Monday, August 11, 2014

The world stopped laughing.....

Tonight, social media is abuzz with the news of Robin Williams' death, which has been preliminarily reported as being a suicide.  I've seen many posts on Facebook from my friends, many of whom are in shock and tears that he was not only gone, but gone by his own choice.  The words depression and substance abuse are being tossed around, which to me, is so unnecessary and cruel, since we really don't know what his mind or his psyche was like at the time.  All we know is that he's gone.  
I too am sad.  I didn't really watch "Mork & Mindy" that much, but began to enjoy Williams' frenetic and improvisational comedy with an album that came out in the mid-80's called "Reality, what a concept".  It was vulgar, rude, rapid-paced, and highly intelligent.  And that's what I liked about Williams' comedy: he referenced social topics, religious topics, historical fact, current events, celebrities - nothing was immune as fodder for his creative mind.  And he could change topics quickly, and you could SEE how his mind worked and shifted gears.  During his taping of a show in San Francisco, he took a small red hand towel and wiped down his face, and made a comment about it being a bull-fighting cape that someone had tossed into the dryer.  All of a sudden he changed, sounding like an irate Spanish matador, yelling "what happened to the fucking cape!  You put in the dryer!  I told you not to put the fucking cape in the dryer.  If I use it now the bull will just look at it and go 'no way, Jose.'"  To see him shift from doing one thing to coming up with a hilarious bit was like watching someone take a jet aircraft moving at 200 mph in one direction, and, without making a wide turn, head back into the other direction.  He was brilliant.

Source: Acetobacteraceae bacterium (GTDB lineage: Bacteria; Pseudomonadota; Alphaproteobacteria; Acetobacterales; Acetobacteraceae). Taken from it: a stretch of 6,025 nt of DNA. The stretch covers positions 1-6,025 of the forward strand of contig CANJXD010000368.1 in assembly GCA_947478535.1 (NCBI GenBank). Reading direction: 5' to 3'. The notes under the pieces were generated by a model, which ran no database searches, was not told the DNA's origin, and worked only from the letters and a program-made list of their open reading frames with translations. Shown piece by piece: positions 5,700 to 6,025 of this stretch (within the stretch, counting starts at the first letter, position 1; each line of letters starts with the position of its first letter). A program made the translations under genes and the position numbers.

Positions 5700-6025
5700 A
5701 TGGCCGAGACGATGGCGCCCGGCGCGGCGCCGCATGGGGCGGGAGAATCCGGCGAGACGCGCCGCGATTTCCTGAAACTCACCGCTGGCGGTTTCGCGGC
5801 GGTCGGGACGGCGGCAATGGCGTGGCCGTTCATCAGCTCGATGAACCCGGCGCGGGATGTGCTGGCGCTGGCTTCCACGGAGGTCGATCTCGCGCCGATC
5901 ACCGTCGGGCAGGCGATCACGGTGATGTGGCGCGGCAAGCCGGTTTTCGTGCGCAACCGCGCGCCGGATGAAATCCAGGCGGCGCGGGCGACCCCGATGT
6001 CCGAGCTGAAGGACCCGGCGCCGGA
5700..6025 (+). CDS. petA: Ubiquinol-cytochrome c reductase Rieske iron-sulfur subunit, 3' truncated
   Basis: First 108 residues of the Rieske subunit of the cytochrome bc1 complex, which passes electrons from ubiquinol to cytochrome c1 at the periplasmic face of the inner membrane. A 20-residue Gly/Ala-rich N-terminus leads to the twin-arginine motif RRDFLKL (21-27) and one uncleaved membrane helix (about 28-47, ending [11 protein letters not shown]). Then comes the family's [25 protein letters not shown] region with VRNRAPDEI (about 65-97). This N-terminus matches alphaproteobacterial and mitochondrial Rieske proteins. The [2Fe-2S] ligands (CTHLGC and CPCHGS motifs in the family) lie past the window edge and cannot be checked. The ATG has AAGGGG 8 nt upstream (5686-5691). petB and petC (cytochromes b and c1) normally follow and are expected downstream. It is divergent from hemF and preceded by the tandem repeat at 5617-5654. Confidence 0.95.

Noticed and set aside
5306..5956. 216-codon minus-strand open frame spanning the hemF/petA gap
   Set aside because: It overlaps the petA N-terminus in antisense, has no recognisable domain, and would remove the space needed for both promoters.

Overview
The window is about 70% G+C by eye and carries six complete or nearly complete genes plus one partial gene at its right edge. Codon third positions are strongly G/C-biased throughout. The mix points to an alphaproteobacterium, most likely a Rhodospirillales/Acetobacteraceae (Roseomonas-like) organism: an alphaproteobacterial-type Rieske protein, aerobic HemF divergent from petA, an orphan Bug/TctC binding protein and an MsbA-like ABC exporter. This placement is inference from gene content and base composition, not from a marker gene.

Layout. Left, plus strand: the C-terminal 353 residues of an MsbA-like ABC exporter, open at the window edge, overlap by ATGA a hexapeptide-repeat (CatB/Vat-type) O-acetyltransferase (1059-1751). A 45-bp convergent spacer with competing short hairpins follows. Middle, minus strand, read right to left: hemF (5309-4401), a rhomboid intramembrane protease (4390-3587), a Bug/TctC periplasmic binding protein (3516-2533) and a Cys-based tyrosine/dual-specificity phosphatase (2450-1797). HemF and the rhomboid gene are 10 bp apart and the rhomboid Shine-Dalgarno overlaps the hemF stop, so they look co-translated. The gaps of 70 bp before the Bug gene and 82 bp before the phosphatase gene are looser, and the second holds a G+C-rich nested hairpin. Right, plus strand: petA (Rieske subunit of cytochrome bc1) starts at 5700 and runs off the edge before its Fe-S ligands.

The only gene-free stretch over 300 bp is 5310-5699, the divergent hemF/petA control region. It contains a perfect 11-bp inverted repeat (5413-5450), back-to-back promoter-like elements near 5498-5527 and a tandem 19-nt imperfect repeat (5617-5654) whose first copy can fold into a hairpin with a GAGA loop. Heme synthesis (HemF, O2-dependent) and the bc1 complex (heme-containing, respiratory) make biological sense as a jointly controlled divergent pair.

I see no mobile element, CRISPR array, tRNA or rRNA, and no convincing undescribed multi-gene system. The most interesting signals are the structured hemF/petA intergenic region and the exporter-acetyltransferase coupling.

And I enjoyed him as a dramatic actor, in such films as "Fisher King", "Awakenings", and "Dead Poet's Society".  I felt he was a much better dramatic actor than a comedian.  His comedies, and even his standup, seemed to be forced sometimes.  

But as I sit here writing this, I find myself thinking of suicide.  I've known a few folk that have chosen to take their lives.  I've known some very close friends who lost more than one loved one to that choice.  And it is a choice.  Granted, there are those who take their lives because their mind is so unbalanced, so messed up, that it isn't a choice as much as there are voices convincing them to do it.  But there are those to whom there IS another way, and yet they feel that the only choice - the only ANSWER - is to end it.  

And here's where I find it difficult to comprehend suicide.  Now, what I am about to say may sound extremely naive, since I do not battle the type of depression or moodiness that many do.  I do not have voices in my head that are trying to get me to do something to harm myself.  So, really, I do not come to this as an authority.  And yet, I believe there IS someone who is the ultimate authority.  And when I think of how He walked among those whom today we would categorize as schizoid, or paranoid, or both, or bipolar, or sociopaths, or whatever form of mental illness that can push people to end their lives.  He walked among them, loved them, and healed them.  It sounds so simple, and yet I know it isn't.  It isn't just as simple as saying the simple words "you know, take Jesus into your heart, and he will heal your mental illness."  That truly IS naive.  But if someone truly wishes to find a way out of their hole, their despair, their fears and loneliness, I truly believe that seeking help from someone who is qualified, but also does the help with the thoughtfulness and love of God, can help people get out of that hole they're in.  Again, this may sound very naive, but I believe it.  

Goodbye, Robin.  We will miss you very, very much.

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